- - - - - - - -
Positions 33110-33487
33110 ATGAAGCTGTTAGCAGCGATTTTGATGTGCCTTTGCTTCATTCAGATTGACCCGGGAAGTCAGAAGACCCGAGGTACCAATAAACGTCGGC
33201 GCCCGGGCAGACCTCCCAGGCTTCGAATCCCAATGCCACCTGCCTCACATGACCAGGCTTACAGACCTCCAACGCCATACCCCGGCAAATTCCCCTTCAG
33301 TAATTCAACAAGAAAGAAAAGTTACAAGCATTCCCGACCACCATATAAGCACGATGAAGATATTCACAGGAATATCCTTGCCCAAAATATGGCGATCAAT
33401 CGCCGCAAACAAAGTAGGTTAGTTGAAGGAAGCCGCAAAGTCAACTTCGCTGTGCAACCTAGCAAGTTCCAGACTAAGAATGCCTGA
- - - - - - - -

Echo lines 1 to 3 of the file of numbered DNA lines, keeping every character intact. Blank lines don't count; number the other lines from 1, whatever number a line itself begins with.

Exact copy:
Positions 33110-33487
33110 ATGAAGCTGTTAGCAGCGATTTTGATGTGCCTTTGCTTCATTCAGATTGACCCGGGAAGTCAGAAGACCCGAGGTACCAATAAACGTCGGC
33201 GCCCGGGCAGACCTCCCAGGCTTCGAATCCCAATGCCACCTGCCTCACATGACCAGGCTTACAGACCTCCAACGCCATACCCCGGCAAATTCCCCTTCAG